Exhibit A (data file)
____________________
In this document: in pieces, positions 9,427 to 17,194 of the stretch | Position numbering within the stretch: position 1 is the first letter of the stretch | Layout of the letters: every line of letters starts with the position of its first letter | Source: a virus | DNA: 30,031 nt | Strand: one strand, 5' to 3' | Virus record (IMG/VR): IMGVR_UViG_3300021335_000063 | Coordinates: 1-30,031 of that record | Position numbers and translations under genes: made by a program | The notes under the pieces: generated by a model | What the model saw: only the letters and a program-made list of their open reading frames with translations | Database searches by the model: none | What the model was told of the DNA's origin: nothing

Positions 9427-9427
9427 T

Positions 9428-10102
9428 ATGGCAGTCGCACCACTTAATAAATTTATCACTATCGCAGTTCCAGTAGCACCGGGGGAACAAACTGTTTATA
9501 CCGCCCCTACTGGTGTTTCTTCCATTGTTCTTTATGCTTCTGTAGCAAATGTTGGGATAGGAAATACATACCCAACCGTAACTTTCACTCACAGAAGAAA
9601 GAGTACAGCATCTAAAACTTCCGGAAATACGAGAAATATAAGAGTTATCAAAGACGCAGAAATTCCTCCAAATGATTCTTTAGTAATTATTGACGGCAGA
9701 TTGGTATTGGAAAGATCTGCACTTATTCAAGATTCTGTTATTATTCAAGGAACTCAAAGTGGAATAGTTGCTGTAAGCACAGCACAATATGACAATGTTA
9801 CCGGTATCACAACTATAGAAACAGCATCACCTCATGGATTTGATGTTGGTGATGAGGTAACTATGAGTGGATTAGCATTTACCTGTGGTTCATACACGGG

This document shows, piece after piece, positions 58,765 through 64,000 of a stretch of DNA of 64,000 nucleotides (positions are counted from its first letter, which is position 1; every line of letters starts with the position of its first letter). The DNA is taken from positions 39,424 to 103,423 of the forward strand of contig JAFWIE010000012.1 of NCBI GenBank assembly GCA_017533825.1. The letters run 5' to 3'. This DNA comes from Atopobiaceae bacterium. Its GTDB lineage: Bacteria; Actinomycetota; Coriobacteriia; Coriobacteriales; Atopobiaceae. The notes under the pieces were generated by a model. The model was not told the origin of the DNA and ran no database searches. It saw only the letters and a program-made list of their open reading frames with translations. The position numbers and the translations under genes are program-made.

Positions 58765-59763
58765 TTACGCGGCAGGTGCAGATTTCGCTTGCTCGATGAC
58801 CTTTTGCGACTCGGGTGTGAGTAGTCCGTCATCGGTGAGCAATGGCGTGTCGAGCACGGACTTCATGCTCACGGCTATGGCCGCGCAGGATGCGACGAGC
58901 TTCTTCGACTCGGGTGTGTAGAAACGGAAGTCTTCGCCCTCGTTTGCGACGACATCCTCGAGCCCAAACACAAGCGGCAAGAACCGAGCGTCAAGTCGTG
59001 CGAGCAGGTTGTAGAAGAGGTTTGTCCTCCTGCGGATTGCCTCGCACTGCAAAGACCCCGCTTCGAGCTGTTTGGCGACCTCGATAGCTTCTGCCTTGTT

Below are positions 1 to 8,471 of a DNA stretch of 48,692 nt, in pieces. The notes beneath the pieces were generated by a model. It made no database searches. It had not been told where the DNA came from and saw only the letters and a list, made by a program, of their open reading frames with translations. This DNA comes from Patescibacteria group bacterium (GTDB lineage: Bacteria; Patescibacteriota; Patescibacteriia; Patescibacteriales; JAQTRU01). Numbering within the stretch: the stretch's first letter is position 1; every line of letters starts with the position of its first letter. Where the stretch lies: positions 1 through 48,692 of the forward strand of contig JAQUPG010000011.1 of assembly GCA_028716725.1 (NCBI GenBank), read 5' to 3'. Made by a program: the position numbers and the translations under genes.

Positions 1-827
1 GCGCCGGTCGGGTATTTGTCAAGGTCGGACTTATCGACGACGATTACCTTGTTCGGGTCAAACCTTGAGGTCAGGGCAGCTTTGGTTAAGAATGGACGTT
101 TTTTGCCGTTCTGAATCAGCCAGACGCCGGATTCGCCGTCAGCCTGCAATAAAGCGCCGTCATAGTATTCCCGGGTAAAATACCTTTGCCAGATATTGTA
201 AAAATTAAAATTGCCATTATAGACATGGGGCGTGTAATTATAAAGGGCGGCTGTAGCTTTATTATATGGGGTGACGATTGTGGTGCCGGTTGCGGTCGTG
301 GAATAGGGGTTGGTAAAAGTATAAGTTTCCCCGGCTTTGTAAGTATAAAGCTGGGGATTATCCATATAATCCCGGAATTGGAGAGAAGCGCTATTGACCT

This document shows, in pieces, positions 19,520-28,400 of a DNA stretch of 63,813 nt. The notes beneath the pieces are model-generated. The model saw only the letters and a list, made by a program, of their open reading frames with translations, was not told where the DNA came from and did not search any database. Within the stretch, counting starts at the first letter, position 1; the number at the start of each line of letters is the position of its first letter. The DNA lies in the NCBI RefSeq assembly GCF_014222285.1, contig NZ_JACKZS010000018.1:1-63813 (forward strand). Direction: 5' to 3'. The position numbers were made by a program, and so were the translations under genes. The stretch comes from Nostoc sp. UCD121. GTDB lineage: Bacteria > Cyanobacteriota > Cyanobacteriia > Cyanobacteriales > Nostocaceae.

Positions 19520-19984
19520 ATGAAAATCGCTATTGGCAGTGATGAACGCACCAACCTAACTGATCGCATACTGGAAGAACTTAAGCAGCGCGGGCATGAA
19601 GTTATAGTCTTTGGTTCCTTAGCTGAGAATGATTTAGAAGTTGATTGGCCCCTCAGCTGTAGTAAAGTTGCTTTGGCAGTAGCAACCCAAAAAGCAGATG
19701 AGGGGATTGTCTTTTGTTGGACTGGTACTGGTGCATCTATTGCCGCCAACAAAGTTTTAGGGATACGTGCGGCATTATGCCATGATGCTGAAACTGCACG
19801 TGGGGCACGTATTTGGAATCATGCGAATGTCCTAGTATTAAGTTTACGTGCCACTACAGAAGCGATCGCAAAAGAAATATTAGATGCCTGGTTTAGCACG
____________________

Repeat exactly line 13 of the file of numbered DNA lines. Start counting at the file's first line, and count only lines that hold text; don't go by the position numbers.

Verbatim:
58801 CTTTTGCGACTCGGGTGTGAGTAGTCCGTCATCGGTGAGCAATGGCGTGTCGAGCACGGACTTCATGCTCACGGCTATGGCCGCGCAGGATGCGACGAGC